- The question of the nature of the relationship between someone's mind and body has been on the philosophical agenda at least since Socrates. It has been remarkably refractory. If one has a mind and has a body, who or what is it that possesses such things? Is it one's mind that has a body or one's body that has a mind? Or is it the self that has both? Or the person?
- Scrutiny of the misleading possessive form of representation sheds light on the matter. To have a mind, as Aristotle already knew, is to possess an array of rational powers of intellect and will. To have a body is to possess an array of somatic characteristics. The possessor is the living human being.
- Human beings are living organisms, self-moving, rational substances consisting of matter. So they are bodies. But the body one is must not be confused with the body one has (one cannot have what one is). Since the mind one has is not a thing of any kind, and the body one has is merely a set of somatic properties, there is no relation between someone's mind and body, any more than there is a relation between being green and having the value of five pounds. But, of course, one can have a variety of attitudes towards one's body and towards one's mind.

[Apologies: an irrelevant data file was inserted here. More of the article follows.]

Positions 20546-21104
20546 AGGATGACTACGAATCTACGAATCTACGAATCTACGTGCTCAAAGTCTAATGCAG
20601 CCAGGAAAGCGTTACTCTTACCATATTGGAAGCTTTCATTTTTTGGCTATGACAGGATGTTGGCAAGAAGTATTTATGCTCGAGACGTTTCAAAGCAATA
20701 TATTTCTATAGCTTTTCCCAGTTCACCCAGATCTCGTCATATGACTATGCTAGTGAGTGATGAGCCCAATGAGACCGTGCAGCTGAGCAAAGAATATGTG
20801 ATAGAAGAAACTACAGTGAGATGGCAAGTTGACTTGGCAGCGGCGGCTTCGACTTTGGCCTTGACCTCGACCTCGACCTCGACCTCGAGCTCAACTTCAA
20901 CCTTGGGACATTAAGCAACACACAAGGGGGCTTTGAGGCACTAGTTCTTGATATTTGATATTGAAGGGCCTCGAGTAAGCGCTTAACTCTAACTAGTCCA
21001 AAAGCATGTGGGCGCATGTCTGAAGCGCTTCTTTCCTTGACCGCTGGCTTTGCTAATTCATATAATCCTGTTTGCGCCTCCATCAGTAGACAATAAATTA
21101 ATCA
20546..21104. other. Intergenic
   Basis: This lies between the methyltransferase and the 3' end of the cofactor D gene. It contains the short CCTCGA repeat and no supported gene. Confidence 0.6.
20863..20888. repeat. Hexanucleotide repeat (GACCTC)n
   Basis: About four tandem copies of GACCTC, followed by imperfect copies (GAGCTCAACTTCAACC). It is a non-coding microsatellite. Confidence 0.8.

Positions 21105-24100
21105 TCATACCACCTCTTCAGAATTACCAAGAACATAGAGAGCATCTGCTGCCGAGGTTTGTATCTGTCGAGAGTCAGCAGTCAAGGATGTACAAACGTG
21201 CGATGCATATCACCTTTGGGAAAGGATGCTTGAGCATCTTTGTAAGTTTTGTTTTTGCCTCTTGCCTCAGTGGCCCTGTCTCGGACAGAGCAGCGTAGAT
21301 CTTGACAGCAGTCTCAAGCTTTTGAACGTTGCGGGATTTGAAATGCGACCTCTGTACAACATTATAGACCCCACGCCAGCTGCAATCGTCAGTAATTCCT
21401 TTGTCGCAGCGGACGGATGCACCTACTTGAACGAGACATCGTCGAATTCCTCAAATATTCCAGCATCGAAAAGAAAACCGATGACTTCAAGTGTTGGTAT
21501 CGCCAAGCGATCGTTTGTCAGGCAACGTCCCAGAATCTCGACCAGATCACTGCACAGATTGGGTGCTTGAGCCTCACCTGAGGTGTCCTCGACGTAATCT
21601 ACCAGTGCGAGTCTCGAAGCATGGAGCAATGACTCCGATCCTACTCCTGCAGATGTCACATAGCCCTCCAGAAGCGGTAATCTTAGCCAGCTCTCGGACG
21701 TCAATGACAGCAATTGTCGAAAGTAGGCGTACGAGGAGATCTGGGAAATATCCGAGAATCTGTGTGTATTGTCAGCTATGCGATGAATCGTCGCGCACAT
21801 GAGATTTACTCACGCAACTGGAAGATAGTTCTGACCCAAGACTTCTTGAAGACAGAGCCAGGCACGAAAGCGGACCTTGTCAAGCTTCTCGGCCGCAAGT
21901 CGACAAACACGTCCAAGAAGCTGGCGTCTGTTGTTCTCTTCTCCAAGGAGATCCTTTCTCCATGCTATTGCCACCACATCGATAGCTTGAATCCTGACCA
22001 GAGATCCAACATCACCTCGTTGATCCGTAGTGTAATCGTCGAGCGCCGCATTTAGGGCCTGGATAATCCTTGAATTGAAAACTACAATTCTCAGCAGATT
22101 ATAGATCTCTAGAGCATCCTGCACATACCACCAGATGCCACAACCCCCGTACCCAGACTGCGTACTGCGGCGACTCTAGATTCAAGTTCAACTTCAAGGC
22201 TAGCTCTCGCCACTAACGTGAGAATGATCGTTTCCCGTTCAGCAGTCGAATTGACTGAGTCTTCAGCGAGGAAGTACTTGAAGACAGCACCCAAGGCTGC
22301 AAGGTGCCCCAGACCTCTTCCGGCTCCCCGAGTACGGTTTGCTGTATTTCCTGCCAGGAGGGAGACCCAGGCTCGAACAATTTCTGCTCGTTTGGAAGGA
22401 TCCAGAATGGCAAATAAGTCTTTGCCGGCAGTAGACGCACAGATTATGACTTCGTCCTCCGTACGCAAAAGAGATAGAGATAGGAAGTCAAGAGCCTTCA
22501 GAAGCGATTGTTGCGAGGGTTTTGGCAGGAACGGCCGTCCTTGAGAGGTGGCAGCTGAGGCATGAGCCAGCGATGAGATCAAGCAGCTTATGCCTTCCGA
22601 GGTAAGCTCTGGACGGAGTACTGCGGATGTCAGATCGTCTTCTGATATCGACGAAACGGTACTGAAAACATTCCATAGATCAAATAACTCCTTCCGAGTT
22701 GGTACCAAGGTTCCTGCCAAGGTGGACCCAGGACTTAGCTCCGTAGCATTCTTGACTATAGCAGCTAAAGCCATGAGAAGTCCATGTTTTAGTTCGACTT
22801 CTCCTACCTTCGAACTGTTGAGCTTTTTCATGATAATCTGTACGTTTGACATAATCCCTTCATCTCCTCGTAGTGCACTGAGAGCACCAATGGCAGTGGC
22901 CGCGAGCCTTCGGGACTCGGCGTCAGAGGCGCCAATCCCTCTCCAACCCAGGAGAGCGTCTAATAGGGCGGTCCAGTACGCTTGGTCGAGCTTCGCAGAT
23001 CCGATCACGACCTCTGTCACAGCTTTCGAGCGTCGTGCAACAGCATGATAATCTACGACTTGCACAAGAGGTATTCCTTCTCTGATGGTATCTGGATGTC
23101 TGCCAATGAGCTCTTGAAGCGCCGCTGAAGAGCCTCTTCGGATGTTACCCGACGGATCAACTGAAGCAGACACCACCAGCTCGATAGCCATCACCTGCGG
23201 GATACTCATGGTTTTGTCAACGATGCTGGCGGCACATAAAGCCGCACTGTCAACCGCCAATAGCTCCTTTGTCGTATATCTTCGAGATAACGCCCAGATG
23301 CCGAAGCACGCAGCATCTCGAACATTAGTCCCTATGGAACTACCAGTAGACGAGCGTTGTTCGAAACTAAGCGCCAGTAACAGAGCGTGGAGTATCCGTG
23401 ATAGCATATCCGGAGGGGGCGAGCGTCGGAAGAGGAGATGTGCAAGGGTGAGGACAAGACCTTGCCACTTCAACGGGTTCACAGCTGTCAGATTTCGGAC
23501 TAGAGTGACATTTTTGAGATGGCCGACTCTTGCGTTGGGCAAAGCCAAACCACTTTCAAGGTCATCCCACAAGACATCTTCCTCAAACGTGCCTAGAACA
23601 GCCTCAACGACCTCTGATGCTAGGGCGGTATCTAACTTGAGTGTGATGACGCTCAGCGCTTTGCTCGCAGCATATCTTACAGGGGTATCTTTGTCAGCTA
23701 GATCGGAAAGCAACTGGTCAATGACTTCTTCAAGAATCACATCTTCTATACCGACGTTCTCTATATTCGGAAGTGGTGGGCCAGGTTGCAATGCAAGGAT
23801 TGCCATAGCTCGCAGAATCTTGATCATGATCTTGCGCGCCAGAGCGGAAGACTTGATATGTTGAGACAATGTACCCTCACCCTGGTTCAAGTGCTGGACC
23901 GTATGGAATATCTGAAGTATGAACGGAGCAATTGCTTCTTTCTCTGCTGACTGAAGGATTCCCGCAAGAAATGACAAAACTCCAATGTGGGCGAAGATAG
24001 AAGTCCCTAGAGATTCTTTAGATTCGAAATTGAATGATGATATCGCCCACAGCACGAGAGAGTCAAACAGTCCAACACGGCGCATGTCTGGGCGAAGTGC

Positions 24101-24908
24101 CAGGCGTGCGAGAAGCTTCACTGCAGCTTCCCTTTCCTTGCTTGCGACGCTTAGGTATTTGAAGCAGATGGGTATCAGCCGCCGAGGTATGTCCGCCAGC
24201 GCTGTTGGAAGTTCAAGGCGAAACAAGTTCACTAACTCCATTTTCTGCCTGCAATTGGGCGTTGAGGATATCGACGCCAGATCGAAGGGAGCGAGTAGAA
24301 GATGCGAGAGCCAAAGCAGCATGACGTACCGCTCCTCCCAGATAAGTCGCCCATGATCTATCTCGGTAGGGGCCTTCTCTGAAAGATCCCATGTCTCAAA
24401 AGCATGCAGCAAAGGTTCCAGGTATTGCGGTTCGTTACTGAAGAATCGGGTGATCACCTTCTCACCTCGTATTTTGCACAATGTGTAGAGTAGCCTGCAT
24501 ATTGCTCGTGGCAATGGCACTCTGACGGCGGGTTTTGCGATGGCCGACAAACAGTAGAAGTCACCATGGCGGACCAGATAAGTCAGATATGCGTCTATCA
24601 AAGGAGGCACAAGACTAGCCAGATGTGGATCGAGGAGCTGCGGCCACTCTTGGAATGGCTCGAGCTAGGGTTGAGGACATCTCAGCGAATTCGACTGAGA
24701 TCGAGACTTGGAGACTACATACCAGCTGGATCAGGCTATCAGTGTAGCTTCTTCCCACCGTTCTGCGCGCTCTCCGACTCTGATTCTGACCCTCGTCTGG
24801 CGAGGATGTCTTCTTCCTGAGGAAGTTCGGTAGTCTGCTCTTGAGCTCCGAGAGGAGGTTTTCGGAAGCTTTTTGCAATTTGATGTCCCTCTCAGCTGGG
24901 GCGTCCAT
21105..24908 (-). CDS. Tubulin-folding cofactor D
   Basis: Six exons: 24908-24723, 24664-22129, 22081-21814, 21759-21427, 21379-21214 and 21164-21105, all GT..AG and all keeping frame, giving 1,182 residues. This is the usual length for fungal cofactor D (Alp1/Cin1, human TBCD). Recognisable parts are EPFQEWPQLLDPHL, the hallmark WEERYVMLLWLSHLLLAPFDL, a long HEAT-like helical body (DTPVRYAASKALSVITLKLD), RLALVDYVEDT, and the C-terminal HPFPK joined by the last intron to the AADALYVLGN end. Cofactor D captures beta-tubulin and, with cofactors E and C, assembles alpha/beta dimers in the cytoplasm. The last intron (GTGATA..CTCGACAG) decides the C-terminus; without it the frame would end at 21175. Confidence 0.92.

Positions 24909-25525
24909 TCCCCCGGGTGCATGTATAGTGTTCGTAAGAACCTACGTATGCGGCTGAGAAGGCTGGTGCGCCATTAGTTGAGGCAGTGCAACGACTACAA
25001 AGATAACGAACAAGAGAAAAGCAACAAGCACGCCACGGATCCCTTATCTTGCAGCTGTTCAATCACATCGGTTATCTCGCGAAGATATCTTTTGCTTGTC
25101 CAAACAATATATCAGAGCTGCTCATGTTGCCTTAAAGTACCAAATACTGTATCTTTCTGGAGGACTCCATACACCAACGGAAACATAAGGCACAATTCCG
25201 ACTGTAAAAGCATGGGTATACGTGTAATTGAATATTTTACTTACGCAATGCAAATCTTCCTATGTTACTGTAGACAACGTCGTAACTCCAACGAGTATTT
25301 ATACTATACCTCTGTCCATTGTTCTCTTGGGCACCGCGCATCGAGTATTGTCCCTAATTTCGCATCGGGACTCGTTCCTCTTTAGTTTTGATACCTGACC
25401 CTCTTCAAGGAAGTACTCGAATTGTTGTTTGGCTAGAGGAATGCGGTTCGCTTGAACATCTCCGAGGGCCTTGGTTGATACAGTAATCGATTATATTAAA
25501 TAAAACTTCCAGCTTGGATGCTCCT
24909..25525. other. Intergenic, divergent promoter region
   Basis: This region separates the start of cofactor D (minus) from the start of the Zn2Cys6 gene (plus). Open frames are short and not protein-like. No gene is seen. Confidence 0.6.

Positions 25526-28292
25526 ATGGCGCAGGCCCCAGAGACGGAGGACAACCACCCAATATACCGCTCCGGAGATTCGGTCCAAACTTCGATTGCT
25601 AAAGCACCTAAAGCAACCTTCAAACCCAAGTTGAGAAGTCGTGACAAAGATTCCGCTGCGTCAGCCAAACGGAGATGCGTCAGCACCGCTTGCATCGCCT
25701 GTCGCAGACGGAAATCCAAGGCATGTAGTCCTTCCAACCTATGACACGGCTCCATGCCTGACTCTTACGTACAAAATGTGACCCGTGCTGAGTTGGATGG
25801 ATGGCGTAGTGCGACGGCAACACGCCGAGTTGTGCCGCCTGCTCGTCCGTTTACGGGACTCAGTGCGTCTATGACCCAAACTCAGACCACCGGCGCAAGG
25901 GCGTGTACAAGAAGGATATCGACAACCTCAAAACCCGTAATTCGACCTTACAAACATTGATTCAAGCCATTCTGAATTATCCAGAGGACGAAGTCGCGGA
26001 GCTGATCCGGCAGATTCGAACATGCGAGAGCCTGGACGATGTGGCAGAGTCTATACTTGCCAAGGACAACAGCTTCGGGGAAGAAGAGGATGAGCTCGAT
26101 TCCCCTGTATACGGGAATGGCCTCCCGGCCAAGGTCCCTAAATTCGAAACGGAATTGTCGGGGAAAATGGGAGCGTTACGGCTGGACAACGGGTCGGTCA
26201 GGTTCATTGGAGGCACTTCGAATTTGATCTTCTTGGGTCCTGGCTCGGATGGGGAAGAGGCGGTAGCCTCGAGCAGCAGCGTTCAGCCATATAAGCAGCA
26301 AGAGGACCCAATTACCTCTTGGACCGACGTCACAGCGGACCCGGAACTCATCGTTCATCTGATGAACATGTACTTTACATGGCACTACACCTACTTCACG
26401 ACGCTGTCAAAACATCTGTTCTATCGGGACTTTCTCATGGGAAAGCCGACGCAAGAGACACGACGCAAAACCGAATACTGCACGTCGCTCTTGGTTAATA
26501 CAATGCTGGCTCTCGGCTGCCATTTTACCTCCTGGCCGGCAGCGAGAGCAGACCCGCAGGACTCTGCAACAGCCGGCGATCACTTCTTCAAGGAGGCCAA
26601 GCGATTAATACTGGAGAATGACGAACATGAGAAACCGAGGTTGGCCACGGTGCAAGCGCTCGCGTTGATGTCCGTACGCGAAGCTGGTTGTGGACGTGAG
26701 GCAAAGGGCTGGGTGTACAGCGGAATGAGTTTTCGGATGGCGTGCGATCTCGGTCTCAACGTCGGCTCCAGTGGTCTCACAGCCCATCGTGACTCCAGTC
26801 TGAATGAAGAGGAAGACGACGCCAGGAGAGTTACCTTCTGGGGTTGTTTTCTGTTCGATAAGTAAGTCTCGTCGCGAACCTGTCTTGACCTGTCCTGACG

- This is the YouTube abstract – there is no abstract in the book.
- I found the YouTube podcast easily the most entertaining of the series – Hacker brings off the discussion in the various voices excellently.
- That said, I’m not sure how much value it has other than – as the title suggests – as an entertainment for those knowledgeable about the issues.
- But the conclusion – that mental states are only attributable to the whole person rather than to parts (in particular, the brain) – is taken up and strenuously rejected by "Crane (Tim) - The Mental States of Persons and their Brains" later in this series.
- There’s a follow-up dialogue in Philosophy 89 (2014), 511-535. I don’t yet have access to this paper.
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